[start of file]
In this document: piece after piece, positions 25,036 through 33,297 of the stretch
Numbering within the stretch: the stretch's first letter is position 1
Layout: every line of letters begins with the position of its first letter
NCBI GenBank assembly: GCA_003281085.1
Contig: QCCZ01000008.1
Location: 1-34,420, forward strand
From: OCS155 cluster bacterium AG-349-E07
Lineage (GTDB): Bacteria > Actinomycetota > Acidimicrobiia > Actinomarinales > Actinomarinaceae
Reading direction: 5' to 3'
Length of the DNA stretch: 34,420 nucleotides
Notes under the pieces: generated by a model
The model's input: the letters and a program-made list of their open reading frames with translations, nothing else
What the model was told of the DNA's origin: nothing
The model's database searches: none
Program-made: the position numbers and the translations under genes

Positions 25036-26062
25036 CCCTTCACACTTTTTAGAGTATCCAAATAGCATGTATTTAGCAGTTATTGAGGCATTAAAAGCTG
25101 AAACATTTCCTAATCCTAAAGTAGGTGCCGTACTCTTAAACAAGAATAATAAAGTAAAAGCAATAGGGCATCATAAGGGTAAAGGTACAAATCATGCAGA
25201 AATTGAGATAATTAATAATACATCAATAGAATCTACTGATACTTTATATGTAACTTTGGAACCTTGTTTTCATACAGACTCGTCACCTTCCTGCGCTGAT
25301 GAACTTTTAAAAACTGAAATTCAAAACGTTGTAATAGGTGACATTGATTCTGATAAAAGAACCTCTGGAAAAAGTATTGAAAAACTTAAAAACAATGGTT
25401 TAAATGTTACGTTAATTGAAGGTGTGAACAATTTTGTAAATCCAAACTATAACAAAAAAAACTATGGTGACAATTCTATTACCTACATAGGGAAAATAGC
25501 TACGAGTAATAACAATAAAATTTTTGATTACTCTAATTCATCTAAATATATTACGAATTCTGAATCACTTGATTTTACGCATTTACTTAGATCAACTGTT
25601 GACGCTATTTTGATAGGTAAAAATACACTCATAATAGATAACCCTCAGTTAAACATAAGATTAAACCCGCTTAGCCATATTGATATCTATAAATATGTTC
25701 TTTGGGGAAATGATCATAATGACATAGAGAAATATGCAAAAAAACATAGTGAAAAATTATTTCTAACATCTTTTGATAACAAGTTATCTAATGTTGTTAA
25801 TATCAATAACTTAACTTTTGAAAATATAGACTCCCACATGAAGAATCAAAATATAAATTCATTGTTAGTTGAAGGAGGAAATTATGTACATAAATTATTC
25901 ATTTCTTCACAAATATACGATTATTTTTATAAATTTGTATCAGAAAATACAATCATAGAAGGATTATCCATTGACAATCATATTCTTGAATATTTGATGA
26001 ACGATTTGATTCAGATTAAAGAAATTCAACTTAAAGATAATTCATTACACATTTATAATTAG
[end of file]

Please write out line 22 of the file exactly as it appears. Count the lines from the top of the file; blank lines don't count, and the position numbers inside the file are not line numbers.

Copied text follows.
25501 TACGAGTAATAACAATAAAATTTTTGATTACTCTAATTCATCTAAATATATTACGAATTCTGAATCACTTGATTTTACGCATTTACTTAGATCAACTGTT